Following the Supreme Court’s decision in June to strike down the Defense Against Marriage Act (DOMA), the Department of Defense announced that, effective September 3, 2013, the federal government would grant full spousal benefits to partners of gay and lesbian members of the armed services, which includes the National Guard. More specifically, Defense Secretary Chuck Hagel ordered same-sex spouses of National Guard members to receive the same federal marriage benefits as heterosexual spouses. The Supreme Court’s decision and Hagel’s decree affects about 17,000 individuals including National Guard, reserves and retirees. The new rights include important benefits such as the opportunity to enroll in the military’s health insurance plan. To receive the benefits, a gay same-sex spouse of an active-duty National Guard member just needs to visit a National Guard base and register for a military spouse ID card. This card will then initiate automatically entitles its holder to the federal marriage benefits. Easy right? Not quite.
Several states decided to defy the Pentagon’s order and in doing so turned a straightforward process into a complicated and burdensome one. Although a majority of states immediately followed the Pentagon’s order, several states refused to comply by restricting preventing National Guard gay same-sex spouses from picking up their military spouse IDs. More specifically, several states—including Florida, Georgia, Oklahoma, Texas, South Carolina, and West Virginia—took the a standing against the order. Some states completely denied giving the grant of benefits, while others limited access by requiring same-sex couples to travel to federal National Guard bases to receive the military benefits. For example, in Texas, a clerk told a couple they would have to travel to a federal military base over seventy miles away to get the IDs. This begs the question: Do these states have the a legal right to refuse to comply with the Pentagon’s order?
The defiant state governments argue that compliance with the law would conflict with state laws, which do not permit same-sex marriage. For example, a spokesman for Texas Governor Perry stated that the Texas National Guard “is a state agency and as such is obligated to adhere to the Texas Constitution and the laws of this state, which clearly define marriage as being between one man and one woman.” A commander of the troops in Texas revealed he couldn’t break state law. Put simply, the states believe that since the National Guard units are state agencies, they must follow state laws, which do not recognize same-sex marriages. However, even though the state governor’s supervise the National Guard and the units assist states, the federal government actually finances the members and the National Guard needs to adhere to Department of Defense rules. Additionally, the president can order the National Guard to act contrary to a Governor’s wishes. For example, President Eisenhower used the National Guard to enforce integration in Little Rock, Arkansas against the Governor’s interests. Also, Courts have historically have upheld that the principle that states cannot interfere with federal policies (including immigration, trade, etc.). Thus, states should also follow a federal policy concerning the National Guard since it is far from only a state agency.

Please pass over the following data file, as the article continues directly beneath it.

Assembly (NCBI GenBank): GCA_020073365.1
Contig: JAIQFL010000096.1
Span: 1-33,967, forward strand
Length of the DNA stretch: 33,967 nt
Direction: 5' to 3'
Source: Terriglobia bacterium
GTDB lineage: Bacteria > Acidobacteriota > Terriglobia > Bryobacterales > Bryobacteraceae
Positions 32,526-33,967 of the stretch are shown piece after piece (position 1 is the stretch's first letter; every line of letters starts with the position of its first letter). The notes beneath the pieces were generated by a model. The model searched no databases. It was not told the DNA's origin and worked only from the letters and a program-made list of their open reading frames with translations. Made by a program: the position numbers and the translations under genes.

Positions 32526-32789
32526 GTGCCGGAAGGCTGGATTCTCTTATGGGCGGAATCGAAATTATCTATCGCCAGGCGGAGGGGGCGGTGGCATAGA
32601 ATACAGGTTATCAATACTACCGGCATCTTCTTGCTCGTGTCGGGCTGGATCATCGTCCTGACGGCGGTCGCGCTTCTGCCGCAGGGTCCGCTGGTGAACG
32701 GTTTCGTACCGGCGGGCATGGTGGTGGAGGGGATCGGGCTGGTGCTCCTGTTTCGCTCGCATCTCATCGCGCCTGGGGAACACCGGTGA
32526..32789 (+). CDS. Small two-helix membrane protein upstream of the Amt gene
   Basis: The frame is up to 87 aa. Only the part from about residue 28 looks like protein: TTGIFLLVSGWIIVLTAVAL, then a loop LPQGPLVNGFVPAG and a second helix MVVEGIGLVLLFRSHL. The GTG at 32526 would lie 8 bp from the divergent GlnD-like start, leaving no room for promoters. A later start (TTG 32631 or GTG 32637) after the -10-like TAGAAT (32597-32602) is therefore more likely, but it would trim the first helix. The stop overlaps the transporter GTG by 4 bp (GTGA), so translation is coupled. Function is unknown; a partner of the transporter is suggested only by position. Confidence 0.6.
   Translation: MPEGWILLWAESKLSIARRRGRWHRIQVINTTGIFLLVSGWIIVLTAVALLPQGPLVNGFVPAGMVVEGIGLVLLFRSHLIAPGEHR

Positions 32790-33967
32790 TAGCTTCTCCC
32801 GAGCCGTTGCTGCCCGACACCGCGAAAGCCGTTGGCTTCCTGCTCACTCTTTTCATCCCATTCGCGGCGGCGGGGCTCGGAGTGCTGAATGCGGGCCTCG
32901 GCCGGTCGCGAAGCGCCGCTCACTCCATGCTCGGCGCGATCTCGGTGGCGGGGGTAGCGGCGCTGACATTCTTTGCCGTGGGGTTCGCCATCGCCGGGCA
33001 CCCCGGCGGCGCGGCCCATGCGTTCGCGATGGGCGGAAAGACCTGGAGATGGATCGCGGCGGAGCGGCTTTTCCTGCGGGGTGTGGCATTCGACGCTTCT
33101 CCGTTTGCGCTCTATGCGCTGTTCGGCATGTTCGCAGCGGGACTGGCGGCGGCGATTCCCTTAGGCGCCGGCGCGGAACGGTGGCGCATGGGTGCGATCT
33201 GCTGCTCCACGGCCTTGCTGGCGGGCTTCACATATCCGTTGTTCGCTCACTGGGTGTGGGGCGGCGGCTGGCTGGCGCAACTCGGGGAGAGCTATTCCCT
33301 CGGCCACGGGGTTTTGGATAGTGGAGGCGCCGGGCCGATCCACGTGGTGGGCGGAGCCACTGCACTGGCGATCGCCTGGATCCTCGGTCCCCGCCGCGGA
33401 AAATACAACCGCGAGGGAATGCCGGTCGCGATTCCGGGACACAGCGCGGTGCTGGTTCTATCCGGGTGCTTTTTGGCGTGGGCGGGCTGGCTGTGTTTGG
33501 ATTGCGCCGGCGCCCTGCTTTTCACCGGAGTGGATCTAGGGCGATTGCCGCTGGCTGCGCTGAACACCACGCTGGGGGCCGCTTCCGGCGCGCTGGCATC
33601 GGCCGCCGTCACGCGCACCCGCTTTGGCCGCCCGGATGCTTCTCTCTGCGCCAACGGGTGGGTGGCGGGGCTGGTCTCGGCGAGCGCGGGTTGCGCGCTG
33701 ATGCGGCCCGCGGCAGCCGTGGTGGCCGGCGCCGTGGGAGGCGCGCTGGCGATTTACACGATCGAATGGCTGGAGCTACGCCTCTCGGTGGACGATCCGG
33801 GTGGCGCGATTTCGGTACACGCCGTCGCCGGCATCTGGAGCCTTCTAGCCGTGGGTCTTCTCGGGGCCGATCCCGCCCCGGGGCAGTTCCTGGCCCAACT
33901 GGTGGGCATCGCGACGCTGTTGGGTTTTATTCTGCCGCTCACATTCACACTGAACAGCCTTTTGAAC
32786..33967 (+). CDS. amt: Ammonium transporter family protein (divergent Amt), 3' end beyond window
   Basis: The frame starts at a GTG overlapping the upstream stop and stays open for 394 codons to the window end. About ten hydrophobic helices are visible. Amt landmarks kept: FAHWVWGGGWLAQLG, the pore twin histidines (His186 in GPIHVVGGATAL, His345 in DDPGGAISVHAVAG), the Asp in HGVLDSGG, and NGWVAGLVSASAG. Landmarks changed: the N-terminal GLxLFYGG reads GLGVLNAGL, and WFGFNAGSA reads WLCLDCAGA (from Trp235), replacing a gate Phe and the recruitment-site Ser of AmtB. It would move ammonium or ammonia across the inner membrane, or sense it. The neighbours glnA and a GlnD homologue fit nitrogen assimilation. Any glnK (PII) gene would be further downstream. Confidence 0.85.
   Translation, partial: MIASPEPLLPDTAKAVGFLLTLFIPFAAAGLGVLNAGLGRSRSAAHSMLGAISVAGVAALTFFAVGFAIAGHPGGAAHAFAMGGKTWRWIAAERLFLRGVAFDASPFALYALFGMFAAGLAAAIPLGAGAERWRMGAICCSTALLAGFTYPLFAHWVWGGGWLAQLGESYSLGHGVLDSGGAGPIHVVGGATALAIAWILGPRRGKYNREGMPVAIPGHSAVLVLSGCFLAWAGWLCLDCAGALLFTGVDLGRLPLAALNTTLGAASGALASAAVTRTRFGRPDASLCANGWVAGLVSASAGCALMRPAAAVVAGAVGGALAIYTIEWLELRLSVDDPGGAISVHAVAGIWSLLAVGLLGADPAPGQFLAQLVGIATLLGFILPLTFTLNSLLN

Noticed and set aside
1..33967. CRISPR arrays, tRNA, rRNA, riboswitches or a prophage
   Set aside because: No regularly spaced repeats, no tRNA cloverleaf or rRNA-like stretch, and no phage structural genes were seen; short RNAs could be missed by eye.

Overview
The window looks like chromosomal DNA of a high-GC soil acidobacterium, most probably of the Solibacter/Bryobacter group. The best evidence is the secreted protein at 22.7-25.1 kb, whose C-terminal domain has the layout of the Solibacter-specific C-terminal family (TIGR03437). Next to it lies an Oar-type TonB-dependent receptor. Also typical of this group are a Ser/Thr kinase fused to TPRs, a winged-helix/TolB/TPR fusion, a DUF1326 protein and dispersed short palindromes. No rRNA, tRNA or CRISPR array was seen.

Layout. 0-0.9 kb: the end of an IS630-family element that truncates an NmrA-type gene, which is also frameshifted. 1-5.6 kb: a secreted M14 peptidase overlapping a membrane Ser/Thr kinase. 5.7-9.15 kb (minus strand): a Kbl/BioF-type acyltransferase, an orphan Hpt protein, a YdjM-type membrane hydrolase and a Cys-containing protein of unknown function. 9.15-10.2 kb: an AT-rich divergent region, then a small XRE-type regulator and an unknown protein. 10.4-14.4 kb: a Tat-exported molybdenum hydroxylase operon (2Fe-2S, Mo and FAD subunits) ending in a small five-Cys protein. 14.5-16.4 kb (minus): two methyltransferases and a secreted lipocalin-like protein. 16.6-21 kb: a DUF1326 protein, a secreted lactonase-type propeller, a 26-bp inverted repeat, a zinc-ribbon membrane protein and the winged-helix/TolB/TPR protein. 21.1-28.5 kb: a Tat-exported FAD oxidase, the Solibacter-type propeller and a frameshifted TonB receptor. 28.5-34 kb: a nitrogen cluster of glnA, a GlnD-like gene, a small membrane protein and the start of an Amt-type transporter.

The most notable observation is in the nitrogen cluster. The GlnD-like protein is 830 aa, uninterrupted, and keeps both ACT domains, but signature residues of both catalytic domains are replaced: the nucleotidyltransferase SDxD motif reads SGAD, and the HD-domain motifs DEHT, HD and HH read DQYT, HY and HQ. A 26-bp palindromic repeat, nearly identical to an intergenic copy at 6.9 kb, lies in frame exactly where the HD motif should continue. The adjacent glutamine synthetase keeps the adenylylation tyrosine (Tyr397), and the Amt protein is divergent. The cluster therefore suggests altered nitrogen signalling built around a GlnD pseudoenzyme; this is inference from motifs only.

Hagel, upset by the refusal of some state’s to follow his command, commented how the state’s’ actions “have created hardship and inequality by forcing couples to travel long distances to federal military bases to obtain the ID cards they’re entitled to. This is wrong. It causes division among our ranks, and it furthers prejudice, which the Department of Defense has fought to extinguish.” Many individuals argue that the defiant states should not get away with their “discriminatory roadblocks” and urge the Pentagon to ensure that married couples are treated equally by requiring compliance with the law.
After Hagel’s criticism, the Florida National Guard decided to compromise by moving the military benefit functions from state buildings to only federal buildings. The Director of Public Affairs for the Florida National Guard said that Florida wanted to “ensure that everyone is treated equally and all Florida National Guard members get their benefits in the same place.” Florida should not have waited until Hagel reprimanded the state before taking action, and its initial reluctance shows the prejudice directed at same-sex couples. Also, even though every type of couple in Florida receives the benefits in the same way, both federal and state agencies should offer the benefits as the Pentagon’s decree intended.
Oklahoma also changed its policy, which Governor Mary Fallin called a compromise, by allowing same-sex couples to receive the benefits at some federal agencies. Governor Fallin defended her request to deny service as at National Guard state agencies by stating the importance of protecting “the integrity of our state Constitution” and sending “a message to the federal government that they cannot simply ignore our laws or the will of the people.” However, other states, such as Alabama, Kentucky, Michigan, North Carolina and Virginia, have state laws prohibiting same-sex marriage, but still followed the Pentagon’s orders and to provide the IDs to gay same-sex military spouses. Clearly other states’ compliance demonstrates that independent states can still have autonomy while complying with federal law. Oklahoma’’s policy exposes even more prejudice than Florida’s as the plan still “treats gays and lesbian National Guard members differently than their straight counterparts.”
All states should uniformly comply with the Pentagon orders and provide benefits to spouses of same-sex couples in the National Guard. The rights of gays and lesbians in the National Guard—individuals who risk their lives to protect liberty and equality all over the world—should be respected by treating everyone equally.